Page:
Politicians and religious leaders across the world are united in their condemnation of President Donald Trump's provocative announcement that could see the US recognise Jerusalem as the capital of Israel. A decision on the fate of holy city will be made in a speech later today, but world leaders are staunchly opposing the move fearing chaos and upheaval in the region.
Palestinian Ambassador to the UK, Manuel Hassassian, condemned the planned move during a BBC radio interview. "If he says what he is intending to say about Jerusalem being the capital of Israel, it means a kiss of death to the two-state solution," Hassassian said.
The Palestinian envoy didn't mince his words telling the interviewer "he is declaring war in the Middle East, he is declaring war against 1.5 billion Muslims [and] hundreds of millions of Christians that are not going to accept the holy shrines to be totally under the hegemony of Israel."
The Palestinian Authority (PA) has said that it will abandon all previous deals with the US administrations if the American embassy is moved to Jerusalem. It warned that "changing the American policies and the status quo in Jerusalem would have dangerous consequences."
Concerns over the implications of such a unilateral move are shared across the region. Jordan, charged with a historical duty to maintain the status quo in the holy sites in Jerusalem, has warned of the repercussions. "Moving the embassy at this stage will have repercussions in the Palestinian, Arab and Islamic arenas and threatens the two-state solution," King Abdullah said during meetings in with US Congressmen. He went on to say that such a move would all but kill off the two-state solution.
Earlier in the week, the Arab League attempted to forestall the announcement with a statement warning of the acceleration of terrorism by the decision that undermines international law and challenges millenniums of history in the region. Any move by the United States to recognise Jerusalem as Israel's capital would fuel extremism and violence, said Arab League Secretary-General Ahmed Aboul Gheit.
In spite of divisions in the region, Arab leaders appeared united over the fate of Jerusalem. "[Trump's plan] is worrying and has dangerous consequences for the peace process, security and stability in the region," warned Kuwait's envoy to the Arab League, Ahmed Al-Baker. "The historic right of sovereignty over the holy city is for the Palestinians." He renewed his country's support for the rights of the Palestinians over Jerusalem and all the other Palestinian territories occupied in 1967.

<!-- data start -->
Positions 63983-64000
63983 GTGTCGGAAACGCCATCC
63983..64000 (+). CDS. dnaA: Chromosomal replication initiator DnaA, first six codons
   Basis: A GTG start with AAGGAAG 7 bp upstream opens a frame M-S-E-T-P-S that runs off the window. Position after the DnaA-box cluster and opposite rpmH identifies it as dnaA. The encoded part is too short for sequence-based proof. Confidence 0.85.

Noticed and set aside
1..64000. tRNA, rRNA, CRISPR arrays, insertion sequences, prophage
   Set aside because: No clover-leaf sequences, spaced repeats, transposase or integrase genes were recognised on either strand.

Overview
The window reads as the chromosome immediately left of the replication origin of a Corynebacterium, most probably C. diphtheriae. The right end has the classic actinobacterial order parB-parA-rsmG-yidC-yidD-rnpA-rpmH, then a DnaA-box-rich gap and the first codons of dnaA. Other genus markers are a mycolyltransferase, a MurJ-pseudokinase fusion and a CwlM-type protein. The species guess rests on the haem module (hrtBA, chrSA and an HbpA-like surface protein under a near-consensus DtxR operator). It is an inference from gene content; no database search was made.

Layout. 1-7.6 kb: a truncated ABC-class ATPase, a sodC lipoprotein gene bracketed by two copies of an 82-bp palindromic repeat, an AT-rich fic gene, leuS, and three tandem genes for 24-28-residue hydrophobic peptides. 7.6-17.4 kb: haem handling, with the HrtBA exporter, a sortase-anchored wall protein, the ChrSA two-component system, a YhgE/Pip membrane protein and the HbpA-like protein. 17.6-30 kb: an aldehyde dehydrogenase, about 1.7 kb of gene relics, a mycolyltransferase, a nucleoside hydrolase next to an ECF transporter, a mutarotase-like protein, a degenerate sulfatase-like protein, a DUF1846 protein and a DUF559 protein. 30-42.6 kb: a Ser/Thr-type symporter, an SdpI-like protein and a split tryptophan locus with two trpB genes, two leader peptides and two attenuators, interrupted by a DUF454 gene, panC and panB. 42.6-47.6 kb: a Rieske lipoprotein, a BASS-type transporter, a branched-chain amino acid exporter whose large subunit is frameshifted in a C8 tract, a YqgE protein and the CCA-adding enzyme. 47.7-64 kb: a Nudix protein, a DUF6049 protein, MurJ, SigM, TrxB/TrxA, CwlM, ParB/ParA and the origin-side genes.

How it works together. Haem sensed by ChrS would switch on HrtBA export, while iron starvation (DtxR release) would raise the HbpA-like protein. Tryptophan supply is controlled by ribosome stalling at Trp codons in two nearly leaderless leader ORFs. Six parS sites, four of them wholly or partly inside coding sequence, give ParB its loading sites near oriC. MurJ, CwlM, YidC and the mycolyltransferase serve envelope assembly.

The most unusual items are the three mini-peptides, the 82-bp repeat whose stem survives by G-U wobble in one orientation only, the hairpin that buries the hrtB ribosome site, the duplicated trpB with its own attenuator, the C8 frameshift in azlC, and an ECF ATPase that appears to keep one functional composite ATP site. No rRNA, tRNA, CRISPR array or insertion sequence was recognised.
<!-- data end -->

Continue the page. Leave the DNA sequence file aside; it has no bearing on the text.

Turkish President Recep Tayyip Erdogan has been one of the most vocal critics of the plan, telling the US and Israel that a change to the status of Jerusalem was a "red line for Muslims". Erdogan told parliament his country's response "could go as far as us cutting diplomatic ties with Israel".
Major religious figures have come out to warn against Trump's misguided attempt. Egypt's Al-Azhar religious authority said US recognition of Jerusalem as Israel's capital "threatens the world's peace". In its statement, one of the highest Islamic bodies in the world warned that "the US intention to recognise Jerusalem as Israel's capital would inflame public opinion among all Muslims, threaten the world's peace and spread hatred across the world." Egypt's Coptic Orthodox Church similarly expressed concerns over Trump's intention saying it "contradicts all international legitimacy and resolutions on Jerusalem," and will negatively affect the stability of the Middle East and across the world.
The cacophony of despairing voices could also be heard from the Vatican. Pope Francis, who is usually cautious about making political remarks challenged the planned move today during his weekly audience in Saint Peter's Square, and pleaded for "respect for the city's status quo". The 80-year-old Argentine pontiff went on to say: "I cannot hide my deep concern for the situation that has been created in the last few days, and at the same time, I offer a heartfelt appeal for the commitment of all to respect the status quo of the city in conformity with the pertinent UN resolutions."
His sentiments were shared by Iran who insisted that it will "show no tolerance" toward any change in the status of the city, which is a holy site in Islam, Christianity and Judaism.
Read more: #HandsoffJerusalem
With near unanimous global condemnation, Trump's reasons for adopting such an aggressive unilateral move have come under scrutiny. Critics have said he is willing to compromise international peace, security and stability in order to appease his domestic right-wing base that includes billionaire pro-Israeli funders like Sheldon Adelson; Evangelical Christian Zionists; members of the pro-Israeli lobby groups, many of whom are within his inner circle.
Trump, it seems, is oblivious of the history of Jerusalem as he is with international law and previous US policy. Despite Israeli claims that Jerusalem and the entire West Bank is "disputed territory", whose future will be decided through negotiations, the status of the occupied territory could not be clearer under international law. The historical facts also cannot be clearer: Israel conquered most of Jerusalem and its hinterlands in 1967. It then annexed these regions in an illegal move. Occupying powers, according the UN Charter and the Geneva Conventions, are not allowed to annex occupied territory, which were enacted to discourage people from acting like imperialists and colonisers. With that in mind, Palestinian East Jerusalem belongs to Israel only in the way that the French city of Nice belonged to Mussolini, who annexed French territory to Italy by military fiat during WWII.